82.1 F
San Fernando
Saturday, Sep 30, 2023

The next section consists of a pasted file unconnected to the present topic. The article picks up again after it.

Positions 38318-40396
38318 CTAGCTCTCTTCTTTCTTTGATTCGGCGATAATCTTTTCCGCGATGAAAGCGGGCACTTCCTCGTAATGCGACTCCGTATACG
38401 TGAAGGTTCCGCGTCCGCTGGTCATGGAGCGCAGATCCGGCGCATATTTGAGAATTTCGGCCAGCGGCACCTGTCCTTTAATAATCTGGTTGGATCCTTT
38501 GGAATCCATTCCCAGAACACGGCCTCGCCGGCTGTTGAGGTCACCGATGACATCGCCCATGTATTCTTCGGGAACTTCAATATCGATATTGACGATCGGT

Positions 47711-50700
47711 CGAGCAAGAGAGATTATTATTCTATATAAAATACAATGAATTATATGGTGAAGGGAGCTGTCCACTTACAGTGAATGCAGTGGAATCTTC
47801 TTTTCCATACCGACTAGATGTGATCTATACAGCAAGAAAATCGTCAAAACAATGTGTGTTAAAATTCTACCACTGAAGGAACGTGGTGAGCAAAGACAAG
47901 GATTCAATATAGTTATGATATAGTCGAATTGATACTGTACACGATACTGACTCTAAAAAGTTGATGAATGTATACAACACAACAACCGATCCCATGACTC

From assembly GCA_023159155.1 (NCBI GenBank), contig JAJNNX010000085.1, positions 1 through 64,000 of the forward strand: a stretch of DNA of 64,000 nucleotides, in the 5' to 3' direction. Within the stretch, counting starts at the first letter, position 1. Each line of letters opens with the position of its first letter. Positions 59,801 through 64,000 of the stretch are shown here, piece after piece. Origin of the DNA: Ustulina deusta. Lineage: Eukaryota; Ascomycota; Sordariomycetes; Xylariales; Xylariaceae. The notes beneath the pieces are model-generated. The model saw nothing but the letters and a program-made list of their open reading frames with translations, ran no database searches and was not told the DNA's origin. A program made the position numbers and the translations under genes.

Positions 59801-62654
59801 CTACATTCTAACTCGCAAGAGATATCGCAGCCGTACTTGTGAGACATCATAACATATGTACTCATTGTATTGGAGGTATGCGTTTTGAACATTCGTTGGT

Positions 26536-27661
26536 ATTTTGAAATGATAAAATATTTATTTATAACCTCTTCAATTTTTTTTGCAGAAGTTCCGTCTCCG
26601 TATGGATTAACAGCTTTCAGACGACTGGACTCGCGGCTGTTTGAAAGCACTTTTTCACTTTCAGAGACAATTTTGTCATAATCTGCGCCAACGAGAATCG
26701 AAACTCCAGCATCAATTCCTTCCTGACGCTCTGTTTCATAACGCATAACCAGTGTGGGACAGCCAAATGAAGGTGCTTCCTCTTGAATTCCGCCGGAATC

Learning the Hard Way